PubDate: 2015-06-09
      Issue No: Vol. 5 (2015)
  • Proteomic and lipidomic analysis of primary mouse hepatocytes exposed to
           metal and metal oxide nanoparticles

    • Authors: Sara Tedesco, Narges Bayat, Gabriela Danielsson, Xabier Buque, Patricia Aspichueta, Olatz Fresnedo, Susana Cristobal
      Abstract: The global analysis of the cellular lipid and protein content upon exposure to metal and metal oxide nanoparticles (NPs) can provide an overview of the possible impact of exposure. Proteomic analysis has been applied to understand the nanoimpact however the relevance of the alteration on the lipidic profile has been underestimated. In our study, primary mouse hepatocytes were treated with ultra-small (US) TiO2-USNPs as well as ZnO-NPs, CuO-NPs and Ag-NPs. The protein extracts were analysed by 2D-DIGE and quantified by imaging software and the selected differentially expressed proteins were identified by nLC-ESI-MS/MS. In parallel, lipidomic analysis of the samples was performed using thin layer chromatography (TLC) and analyzed by imaging software. Our findings show an overall ranking of the nanoimpact at the cellular and molecular level: TiO2-USNPs
      PubDate: 2015-04-26
      Issue No: Vol. 5 (2015)
  • Proteomic analysis of low quantities of cellular material in the range
           obtainable from scarce patient samples

    • Authors: Katja Parapatics, Marie L. Huber, Dorit Lehmann, Christian Knoll, Giulio Superti-Furga, Keiryn L. Bennett, Elena L. Rudashevskaya
      Abstract: The application of proteomics to patient material is increasingly widespread, however, a major shortcoming still are the number of cells or protein material that can be obtained. This study explores the lower limit of cell numbers that can be successfully analysed by liquid chromatography mass spectrometry to determine the protein expression profile that is specific to, and indicative of, the investigated cell type. The aim was to analyse an equivalent quantity of cellular material that can be obtained from, e.g., a fine-needle aspiration biopsy (FNAB). Fifteen thousand and 30,000 cells from adherent (HEK293) and suspension (U937) cell lines were lysed under two different conditions: a ‘native’ and a denaturing buffer. To extend the study to clinical material, human whole PBMCs were also lysed under identical conditions. Proteins from 5,000 and 10,000 cells were analysed by both 1D and 2D-LC-MSMS on an LTQ Orbitrap XL mass spectrometer. In total, 3,219; 1,693 and 659 unique proteins were identified from HEK293, U937 and total PBMCs, respectively. Additionally, an iTRAQ 4-plex experiment was performed to determine the relative quantity of the proteins in the three cell types. In this study, we show that it is feasible to obtain a deep, yet cell-specific protein profile from a very low number of cultured and primary cells. This advancement will enable proteomic-profiling of cellular material from fine needle aspiration biopsies that ultimately can assist cytopathologists in the diagnosis of disease.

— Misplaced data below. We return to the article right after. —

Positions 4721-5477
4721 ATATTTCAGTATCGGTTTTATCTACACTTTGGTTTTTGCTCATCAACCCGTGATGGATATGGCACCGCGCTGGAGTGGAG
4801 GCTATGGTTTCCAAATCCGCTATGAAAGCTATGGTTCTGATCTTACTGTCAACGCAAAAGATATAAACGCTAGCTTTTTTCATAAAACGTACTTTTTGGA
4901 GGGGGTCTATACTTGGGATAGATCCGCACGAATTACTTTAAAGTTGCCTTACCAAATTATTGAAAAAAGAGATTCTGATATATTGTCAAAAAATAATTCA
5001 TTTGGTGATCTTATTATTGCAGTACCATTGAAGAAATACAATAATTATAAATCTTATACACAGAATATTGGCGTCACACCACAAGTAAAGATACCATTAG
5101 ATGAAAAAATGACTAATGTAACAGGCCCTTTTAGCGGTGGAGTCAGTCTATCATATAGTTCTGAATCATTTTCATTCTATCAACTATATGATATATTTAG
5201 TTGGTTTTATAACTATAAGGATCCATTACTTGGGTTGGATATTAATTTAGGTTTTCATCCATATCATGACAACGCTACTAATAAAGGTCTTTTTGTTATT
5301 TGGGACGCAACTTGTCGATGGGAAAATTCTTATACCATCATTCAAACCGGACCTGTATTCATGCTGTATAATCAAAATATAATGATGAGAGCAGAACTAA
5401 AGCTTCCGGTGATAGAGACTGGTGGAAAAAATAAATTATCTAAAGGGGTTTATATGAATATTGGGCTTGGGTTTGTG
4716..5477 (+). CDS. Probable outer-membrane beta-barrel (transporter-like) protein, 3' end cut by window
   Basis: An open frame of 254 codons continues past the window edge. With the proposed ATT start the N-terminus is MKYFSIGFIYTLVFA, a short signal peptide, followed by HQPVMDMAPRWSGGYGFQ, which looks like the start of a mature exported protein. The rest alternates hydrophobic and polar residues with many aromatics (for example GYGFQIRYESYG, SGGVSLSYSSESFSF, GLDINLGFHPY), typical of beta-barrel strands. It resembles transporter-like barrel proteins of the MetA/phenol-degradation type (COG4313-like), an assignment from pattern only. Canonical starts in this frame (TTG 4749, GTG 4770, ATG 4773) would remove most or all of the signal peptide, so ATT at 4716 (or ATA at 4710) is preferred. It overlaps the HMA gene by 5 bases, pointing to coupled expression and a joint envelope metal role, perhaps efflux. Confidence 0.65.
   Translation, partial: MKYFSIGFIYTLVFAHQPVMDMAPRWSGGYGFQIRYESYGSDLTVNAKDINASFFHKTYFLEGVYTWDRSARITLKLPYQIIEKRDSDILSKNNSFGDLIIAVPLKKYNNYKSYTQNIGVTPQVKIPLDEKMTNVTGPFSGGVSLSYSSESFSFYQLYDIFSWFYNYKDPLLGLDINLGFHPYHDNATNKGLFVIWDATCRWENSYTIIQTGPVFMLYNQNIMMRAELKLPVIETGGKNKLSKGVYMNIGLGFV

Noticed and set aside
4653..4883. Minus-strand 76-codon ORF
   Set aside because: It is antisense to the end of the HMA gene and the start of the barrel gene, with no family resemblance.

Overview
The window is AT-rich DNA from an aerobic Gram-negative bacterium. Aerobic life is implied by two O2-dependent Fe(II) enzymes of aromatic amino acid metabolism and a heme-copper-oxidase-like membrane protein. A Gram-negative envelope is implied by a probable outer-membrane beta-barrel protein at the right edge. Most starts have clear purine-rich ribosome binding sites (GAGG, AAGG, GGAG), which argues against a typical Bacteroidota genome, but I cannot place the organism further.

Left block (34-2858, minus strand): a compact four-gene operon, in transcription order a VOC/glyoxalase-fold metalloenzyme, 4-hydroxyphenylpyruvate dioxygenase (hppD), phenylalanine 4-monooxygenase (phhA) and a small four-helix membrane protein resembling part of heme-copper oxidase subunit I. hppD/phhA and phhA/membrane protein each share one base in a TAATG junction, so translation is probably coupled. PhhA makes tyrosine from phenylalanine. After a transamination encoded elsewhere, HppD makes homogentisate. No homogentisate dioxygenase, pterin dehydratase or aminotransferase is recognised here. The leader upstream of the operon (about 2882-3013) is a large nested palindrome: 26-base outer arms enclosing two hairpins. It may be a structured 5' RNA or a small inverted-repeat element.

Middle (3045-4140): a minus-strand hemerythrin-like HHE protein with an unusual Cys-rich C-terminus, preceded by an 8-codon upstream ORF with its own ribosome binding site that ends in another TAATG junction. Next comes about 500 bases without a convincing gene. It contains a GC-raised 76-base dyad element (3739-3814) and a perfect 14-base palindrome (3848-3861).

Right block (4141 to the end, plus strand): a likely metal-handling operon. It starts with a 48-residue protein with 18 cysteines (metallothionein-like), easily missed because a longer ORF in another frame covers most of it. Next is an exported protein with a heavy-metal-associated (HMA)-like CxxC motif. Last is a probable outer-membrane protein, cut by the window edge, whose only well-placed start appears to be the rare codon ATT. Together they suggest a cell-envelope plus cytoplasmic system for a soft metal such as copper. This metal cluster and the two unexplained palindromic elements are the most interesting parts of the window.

PubDate: 2015-01-28
      Issue No: Vol. 5 (2015)
  • Arabidopsis thaliana and omics approaches: a review

    • Abstract: Arabidopsis thaliana is a small, flowering plant that is widely used as a model organism in plant biology, mainly because it is the first plant to have its entire genome sequenced. It has since proven to be an ideal organism for studying plant development. Arabidopsis is commonly used as a model plant for genomics, metabolomics and proteomics studies, and more recently it has been utilized in metallomic studies. Because of its widespread applications, many methods for Arabidopsis sample preparation, analytes separation and data quantification have been explored. This review briefly describes the Arabidopsis thaliana characteristics, the developed researches and the primary methods using this plant in different fields of OMICS. In the future, the availability of Arabidopsis genomic information may result in its continuous development for nanoparticles and metallomics studies.
      PubDate: 2015-01-28
      Issue No: Vol. 5 (2015)